Image quality was a factor in comparing the two methods. The CHESS technique of fat suppression is known to be sensitive to B0 and B1 heterogeneity, which may be the reason for the incomplete fat suppression observed in many of the mouse images. It was difficult to segment images with high background noise using SliceOmatic. The threshold had to be set very low and the fat had to be subjectively separated from the background noise. RAdipoSeg gave good segmentation of these images, but lower image quality increased the duration of the procedure by requiring more manual interference. RAdipoSeg uses a local threshold, which allows for better separation between signal and background noise than a global threshold. Each voxel is analysed based on the neighbouring voxels, while global threshold is affected by artefacts in the entire image. Also, with RAdipoSeg, the noise outside of the region of interest is automatically deleted by the mask, which gives a clear boundary against the background. With SliceOmatic the boundary had to be decided manually during segmentation. In addition to the low sample size, this may be the reason for the poor Spearman’s correlation coefficient between the methods for SAT in obese mice. Image quality was not a factor for the human images, as they all had little background noise.
Only the region growing module of the SliceOmatic software could be used in this study, as the high level of background noise made the other modules impractical or impossible to use. For the human images, the other modules for fat segmentation offered by SliceOmatic were available and may have yielded a different result.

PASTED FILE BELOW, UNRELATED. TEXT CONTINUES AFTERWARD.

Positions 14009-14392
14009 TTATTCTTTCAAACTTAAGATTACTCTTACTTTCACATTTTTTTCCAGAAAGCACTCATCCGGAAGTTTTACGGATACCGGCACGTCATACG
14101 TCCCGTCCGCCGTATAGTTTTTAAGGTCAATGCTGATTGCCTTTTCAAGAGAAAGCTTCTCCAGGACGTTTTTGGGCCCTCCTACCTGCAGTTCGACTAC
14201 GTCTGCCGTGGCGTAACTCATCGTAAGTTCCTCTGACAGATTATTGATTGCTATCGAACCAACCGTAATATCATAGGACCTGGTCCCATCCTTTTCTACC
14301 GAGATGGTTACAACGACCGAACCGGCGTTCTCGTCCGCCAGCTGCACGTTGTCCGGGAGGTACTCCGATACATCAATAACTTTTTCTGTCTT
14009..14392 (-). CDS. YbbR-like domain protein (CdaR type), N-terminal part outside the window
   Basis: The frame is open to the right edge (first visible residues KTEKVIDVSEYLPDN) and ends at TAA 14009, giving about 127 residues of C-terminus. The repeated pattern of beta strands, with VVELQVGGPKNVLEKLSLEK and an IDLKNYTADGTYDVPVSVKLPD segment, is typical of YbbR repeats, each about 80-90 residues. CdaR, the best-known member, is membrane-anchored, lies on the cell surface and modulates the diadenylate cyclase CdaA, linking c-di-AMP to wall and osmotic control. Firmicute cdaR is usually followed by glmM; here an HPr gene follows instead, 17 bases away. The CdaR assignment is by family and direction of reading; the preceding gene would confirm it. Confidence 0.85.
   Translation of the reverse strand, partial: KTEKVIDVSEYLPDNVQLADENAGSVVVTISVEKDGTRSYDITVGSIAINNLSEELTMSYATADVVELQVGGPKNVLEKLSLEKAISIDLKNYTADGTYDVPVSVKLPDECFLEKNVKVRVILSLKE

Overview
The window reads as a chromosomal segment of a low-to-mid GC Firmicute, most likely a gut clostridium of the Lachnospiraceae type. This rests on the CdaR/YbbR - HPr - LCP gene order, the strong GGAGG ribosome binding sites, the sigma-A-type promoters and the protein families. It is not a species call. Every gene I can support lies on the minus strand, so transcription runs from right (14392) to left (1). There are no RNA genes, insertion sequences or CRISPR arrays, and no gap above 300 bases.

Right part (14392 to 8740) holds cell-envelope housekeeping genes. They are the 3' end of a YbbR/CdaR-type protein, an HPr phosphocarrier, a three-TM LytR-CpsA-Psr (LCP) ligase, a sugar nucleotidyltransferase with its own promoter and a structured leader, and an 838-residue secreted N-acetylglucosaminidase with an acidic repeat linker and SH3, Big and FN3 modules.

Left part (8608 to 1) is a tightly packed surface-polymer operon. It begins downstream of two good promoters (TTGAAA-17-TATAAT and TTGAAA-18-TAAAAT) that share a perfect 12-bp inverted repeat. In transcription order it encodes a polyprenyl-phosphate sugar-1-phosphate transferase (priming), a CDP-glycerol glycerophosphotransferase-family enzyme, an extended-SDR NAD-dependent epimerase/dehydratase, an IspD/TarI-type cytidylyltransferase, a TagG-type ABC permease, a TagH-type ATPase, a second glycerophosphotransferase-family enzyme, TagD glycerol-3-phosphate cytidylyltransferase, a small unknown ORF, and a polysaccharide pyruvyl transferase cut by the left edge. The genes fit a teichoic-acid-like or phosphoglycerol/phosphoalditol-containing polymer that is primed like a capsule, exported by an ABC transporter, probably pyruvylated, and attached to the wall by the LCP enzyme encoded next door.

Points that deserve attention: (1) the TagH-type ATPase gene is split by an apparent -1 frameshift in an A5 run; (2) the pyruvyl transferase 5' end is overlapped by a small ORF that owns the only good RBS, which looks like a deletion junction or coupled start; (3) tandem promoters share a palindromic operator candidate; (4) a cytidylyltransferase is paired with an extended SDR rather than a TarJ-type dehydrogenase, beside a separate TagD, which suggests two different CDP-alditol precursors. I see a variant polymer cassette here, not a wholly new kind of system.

There are several automatic and deep learning software for fat segmentation of MRI images, such as FatSegNet  and an algorithm for MatLab (MathWorks, Natick, Massachusetts) . However, most of these are specialized for human images and, in some cases, for specific human regions. Others require a high number of images for training. For smaller studies on images from rodents, an automatic method designed for human images may not be easily adapted. In comparison, RAdipoSeg is flexible and can be used on any MRI images from any organism. By implementing other programming languages, e.g., Python, RAdipoSeg can be further automatised, thereby improving speed and usability of the procedure (Additional files 6 and 7).
There was a slightly increasing trend for the correlation between VAT volume and blood glucose AUC for the C57BL/6 J mice. Since ectopic accumulation of lipids in the liver is an important predictor for glucose intolerance , it should be noted that RAdipoSeg may also be adapted to measure liver adiposity. Liver percentage fat fraction can be measured using the method Iterative decomposition of water and fat with echo asymmetry and least squares estimation (IDEAL) . RAdipoSeg may be able to pick out the geographical position of the liver from MRI images where the liver, or the immediate surrounding tissues, have a high pixel intensity. The geographical location can then be used to measure percentage liver fat fraction from the corresponding IDEAL MRI images.